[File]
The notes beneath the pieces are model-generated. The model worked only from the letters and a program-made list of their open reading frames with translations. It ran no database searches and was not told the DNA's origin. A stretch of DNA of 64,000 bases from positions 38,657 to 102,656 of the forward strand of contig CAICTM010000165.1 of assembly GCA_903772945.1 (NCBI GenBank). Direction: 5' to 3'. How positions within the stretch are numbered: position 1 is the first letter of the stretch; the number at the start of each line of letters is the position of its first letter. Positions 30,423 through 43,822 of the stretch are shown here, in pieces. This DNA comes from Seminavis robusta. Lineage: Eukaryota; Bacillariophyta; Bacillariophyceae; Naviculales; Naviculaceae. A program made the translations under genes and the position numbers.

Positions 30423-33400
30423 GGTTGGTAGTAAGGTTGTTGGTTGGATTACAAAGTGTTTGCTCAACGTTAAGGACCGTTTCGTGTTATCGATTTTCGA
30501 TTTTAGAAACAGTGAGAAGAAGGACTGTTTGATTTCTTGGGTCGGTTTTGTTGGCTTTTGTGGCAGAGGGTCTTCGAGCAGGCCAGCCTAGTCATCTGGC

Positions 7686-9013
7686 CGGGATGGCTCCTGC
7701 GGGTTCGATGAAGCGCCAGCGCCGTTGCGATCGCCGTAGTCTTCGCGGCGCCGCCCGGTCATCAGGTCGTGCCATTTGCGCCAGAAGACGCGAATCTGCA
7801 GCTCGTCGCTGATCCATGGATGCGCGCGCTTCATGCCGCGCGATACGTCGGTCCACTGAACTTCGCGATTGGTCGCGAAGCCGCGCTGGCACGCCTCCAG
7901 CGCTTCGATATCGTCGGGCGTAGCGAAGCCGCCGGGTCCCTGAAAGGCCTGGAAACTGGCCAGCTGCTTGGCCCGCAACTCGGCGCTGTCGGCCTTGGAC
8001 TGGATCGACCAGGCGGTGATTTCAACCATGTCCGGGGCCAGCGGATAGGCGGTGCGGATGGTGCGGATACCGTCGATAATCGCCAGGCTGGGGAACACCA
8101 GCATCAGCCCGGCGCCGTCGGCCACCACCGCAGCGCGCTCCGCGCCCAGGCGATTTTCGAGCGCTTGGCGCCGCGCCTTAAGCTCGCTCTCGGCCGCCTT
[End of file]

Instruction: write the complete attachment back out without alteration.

The notes beneath the pieces are model-generated. The model worked only from the letters and a program-made list of their open reading frames with translations. It ran no database searches and was not told the DNA's origin. A stretch of DNA of 64,000 bases from positions 38,657 to 102,656 of the forward strand of contig CAICTM010000165.1 of assembly GCA_903772945.1 (NCBI GenBank). Direction: 5' to 3'. How positions within the stretch are numbered: position 1 is the first letter of the stretch; the number at the start of each line of letters is the position of its first letter. Positions 30,423 through 43,822 of the stretch are shown here, in pieces. This DNA comes from Seminavis robusta. Lineage: Eukaryota; Bacillariophyta; Bacillariophyceae; Naviculales; Naviculaceae. A program made the translations under genes and the position numbers.

Positions 30423-33400
30423 GGTTGGTAGTAAGGTTGTTGGTTGGATTACAAAGTGTTTGCTCAACGTTAAGGACCGTTTCGTGTTATCGATTTTCGA
30501 TTTTAGAAACAGTGAGAAGAAGGACTGTTTGATTTCTTGGGTCGGTTTTGTTGGCTTTTGTGGCAGAGGGTCTTCGAGCAGGCCAGCCTAGTCATCTGGC

Positions 7686-9013
7686 CGGGATGGCTCCTGC
7701 GGGTTCGATGAAGCGCCAGCGCCGTTGCGATCGCCGTAGTCTTCGCGGCGCCGCCCGGTCATCAGGTCGTGCCATTTGCGCCAGAAGACGCGAATCTGCA
7801 GCTCGTCGCTGATCCATGGATGCGCGCGCTTCATGCCGCGCGATACGTCGGTCCACTGAACTTCGCGATTGGTCGCGAAGCCGCGCTGGCACGCCTCCAG
7901 CGCTTCGATATCGTCGGGCGTAGCGAAGCCGCCGGGTCCCTGAAAGGCCTGGAAACTGGCCAGCTGCTTGGCCCGCAACTCGGCGCTGTCGGCCTTGGAC
8001 TGGATCGACCAGGCGGTGATTTCAACCATGTCCGGGGCCAGCGGATAGGCGGTGCGGATGGTGCGGATACCGTCGATAATCGCCAGGCTGGGGAACACCA
8101 GCATCAGCCCGGCGCCGTCGGCCACCACCGCAGCGCGCTCCGCGCCCAGGCGATTTTCGAGCGCTTGGCGCCGCGCCTTAAGCTCGCTCTCGGCCGCCTT